#4 The founder of Subway Restaurants, Fred Deluca, says that the recent tax increases are having a noticeable impact on his business…

“The payroll tax is affecting sales. It’s causing sales declines,” he said, estimating a decline of about 2 percentage points off sales at his restaurants. “There are a lot of pressures on consumers,” Deluca said, adding “I think this is on the permanent side, but I think business will adjust to it.”

#5 Many other large restaurant chains are also struggling in this tough economic environment…

Darden Restaurants, which owns the casual dining chains Oliver Garden, LongHorn Steakhouse and Red Lobster, said blended same-store sales at its three eateries would be 4.5 percent lower during its fiscal third quarter.

Clarence Otis, Darden’s chairman and chief executive, said that “while results midway through the third quarter were encouraging, there were difficult macro-economic headwinds during the last month of the quarter.”

“Two of the most prominent were increased payroll taxes and rising gasoline prices, which together put meaningful pressure on the discretionary purchasing power of our guests,” he added.

#6 The CFO of Family Dollar recently admitted to CNBC that this is a “challenging time” because of reduced consumer spending…

At Family Dollar where the average customer makes less than $40,000 a year, the combination of a two-percent hike in the payroll tax, rising gas prices and delayed tax refunds has created a “challenging time and an uncertain time for the consumer right now,” said Mary Winston, the company’s chief financial officer.

“In our case, anything that takes money out of our customer’s wallet gives them less money to spend in our stores,” she told CNBC. “So I think all of those things create nervousness for the consumer, and I think there are sometimes political dynamics going on that they might not even fully understand the details, but they know it’s not good.”

#7 Even Wal-Mart is really struggling right now. According to a recent Bloomberg article, Wal-Mart is struggling “to restock store shelves as U.S. sales slump“…

Evelin Cruz, a department manager at the Wal-Mart Supercenter in Pico Rivera, California, said Simon’s comments from the officers’ meeting were “dead on.”

“There are gaps where merchandise is missing,” Cruz said in a telephone interview. “We are not talking about a couple of empty shelves. This is throughout the store in every store. Some places look like they’re going out of business.”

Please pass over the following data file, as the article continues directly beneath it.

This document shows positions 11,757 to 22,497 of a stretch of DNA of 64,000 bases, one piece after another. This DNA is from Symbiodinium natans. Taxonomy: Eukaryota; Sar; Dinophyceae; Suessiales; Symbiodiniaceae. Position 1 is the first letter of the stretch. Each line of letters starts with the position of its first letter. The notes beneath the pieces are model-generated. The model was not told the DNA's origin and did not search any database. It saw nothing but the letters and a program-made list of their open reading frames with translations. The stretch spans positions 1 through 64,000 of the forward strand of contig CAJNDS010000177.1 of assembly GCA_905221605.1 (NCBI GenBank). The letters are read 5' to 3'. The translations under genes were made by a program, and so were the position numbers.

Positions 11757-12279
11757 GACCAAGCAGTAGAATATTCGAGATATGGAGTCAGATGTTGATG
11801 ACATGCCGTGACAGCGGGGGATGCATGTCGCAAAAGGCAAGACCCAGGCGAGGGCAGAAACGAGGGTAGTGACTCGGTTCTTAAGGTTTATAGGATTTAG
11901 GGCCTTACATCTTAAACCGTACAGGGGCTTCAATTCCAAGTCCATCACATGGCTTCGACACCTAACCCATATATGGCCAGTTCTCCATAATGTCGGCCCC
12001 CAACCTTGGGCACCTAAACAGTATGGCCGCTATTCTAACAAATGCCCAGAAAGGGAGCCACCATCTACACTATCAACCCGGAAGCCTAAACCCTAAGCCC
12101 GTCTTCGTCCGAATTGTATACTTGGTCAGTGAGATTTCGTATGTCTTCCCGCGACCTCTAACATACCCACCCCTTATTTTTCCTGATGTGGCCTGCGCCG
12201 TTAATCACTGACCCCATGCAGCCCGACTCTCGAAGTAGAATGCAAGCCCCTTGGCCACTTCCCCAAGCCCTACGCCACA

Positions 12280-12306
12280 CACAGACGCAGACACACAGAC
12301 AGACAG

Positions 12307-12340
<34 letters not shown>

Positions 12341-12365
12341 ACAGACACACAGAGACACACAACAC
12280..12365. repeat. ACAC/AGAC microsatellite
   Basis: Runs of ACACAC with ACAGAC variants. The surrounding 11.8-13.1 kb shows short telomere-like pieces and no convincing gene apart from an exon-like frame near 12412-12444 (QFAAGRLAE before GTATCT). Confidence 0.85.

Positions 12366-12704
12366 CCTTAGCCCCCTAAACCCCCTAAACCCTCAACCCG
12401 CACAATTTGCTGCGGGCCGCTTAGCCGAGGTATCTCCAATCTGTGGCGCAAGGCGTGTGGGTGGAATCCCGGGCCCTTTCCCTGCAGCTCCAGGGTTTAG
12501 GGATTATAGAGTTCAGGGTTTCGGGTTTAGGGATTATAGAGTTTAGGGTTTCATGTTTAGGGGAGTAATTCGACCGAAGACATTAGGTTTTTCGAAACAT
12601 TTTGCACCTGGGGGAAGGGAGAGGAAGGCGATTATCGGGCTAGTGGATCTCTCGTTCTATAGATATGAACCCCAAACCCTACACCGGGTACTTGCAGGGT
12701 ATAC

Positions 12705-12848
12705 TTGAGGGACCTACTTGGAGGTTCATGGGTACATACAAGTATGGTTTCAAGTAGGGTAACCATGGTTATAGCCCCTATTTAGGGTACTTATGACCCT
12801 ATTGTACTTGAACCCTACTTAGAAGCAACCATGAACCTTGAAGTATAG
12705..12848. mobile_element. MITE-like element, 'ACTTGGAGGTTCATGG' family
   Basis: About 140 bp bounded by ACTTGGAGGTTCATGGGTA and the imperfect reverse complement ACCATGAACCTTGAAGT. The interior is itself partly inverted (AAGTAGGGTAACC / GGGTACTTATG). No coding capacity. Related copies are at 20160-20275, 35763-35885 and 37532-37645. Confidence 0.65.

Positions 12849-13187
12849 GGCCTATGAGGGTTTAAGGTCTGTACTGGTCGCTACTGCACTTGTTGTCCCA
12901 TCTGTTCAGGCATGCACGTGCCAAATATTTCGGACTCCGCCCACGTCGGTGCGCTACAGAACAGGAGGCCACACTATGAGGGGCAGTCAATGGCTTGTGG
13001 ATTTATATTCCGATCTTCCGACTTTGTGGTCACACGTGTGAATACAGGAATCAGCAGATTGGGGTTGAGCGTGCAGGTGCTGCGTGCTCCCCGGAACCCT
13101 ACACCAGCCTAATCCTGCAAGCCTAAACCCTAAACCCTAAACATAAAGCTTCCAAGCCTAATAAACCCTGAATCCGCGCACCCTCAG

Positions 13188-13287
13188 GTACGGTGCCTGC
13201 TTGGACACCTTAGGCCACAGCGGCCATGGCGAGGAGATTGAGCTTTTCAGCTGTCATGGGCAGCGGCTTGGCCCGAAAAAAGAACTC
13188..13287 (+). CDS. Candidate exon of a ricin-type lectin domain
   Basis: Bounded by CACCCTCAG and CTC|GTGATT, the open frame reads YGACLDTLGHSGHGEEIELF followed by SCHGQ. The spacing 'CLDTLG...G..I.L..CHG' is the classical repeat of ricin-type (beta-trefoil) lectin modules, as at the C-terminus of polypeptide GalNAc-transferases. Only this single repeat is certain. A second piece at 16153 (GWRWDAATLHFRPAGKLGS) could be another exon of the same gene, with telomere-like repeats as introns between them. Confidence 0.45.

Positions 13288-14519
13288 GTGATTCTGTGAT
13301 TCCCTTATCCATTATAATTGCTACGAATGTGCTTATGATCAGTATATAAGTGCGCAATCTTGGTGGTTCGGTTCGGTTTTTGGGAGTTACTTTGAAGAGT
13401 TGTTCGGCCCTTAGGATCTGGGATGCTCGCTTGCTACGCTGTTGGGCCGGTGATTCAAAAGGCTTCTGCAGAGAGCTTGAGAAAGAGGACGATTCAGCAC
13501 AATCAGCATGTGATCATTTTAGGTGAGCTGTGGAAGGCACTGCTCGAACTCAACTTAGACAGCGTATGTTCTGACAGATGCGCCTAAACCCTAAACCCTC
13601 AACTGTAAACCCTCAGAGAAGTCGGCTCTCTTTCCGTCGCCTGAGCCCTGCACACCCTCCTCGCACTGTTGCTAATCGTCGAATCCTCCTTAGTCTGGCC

This all comes on the heels of an internal Wal-Mart memo that was leaked to the press earlier this month that described February sales as a “total disaster”.

#8 Electronics retailer Best Buy continues to struggle mightily. Best Buy just announced that it will be eliminating 400 jobs at its headquarters in Richfield, Minnesota.
#9 It is being projected that many of the largest retail chains in America, including Best Buy, will close down hundreds of stores during 2013. The following is a list of projected store closings for 2013 that I included in a previous article…

Best Buy

Forecast store closings: 200 to 250

Sears Holding Corp.

Forecast store closings: Kmart 175 to 225, Sears 100 to 125

J.C. Penney

Forecast store closings: 300 to 350

Office Depot

Forecast store closings: 125 to 150

Barnes & Noble

Forecast store closings: 190 to 240, per company comments


Forecast store closings: 500 to 600


Forecast store closings: 150 to 175


Forecast store closings: 450 to 550

#10 Another sign that consumer spending is slowing down is the fact that less stuff is being moved around in our economy. As I have mentioned previously, freight shipment volumes have hit their lowest level in two years, and freight expenditures have gone negative for the first time since the last recession.

#11 Many young adults have no discretionary income to spend because they are absolutely drowning in student loan debt. According to the New York Federal Reserve, student loan debt nearly tripled between 2004 and 2012.

#12 The student loan delinquency rate in the United States is now at an all-time high. It is only a matter of time before the student loan debt bubble bursts.

#13 Due to a lack of jobs and high levels of debt, poverty among young adults in America is absolutely exploding. Today, U.S. families that have a head of household that is under the age of 30 have a poverty rate of 37 percent.

#14 According to one recent survey, 62 percent of all middle class Americans say that they have had to reduce household spending over the past year.

#15 Median household income in the United States has fallen for four consecutive years. Overall, it has declined by more than $4000 during that time span.

#16 According to the U.S. Census Bureau, the middle class is currently taking home a smaller share of the overall income pie than has ever been recorded before.

Are you starting to get the picture?

Retailers are desperate for sales, but you can’t squeeze blood out of a rock.


Massive whisky spill at Chivas distillery sends spirits pouring into Scottish sewer -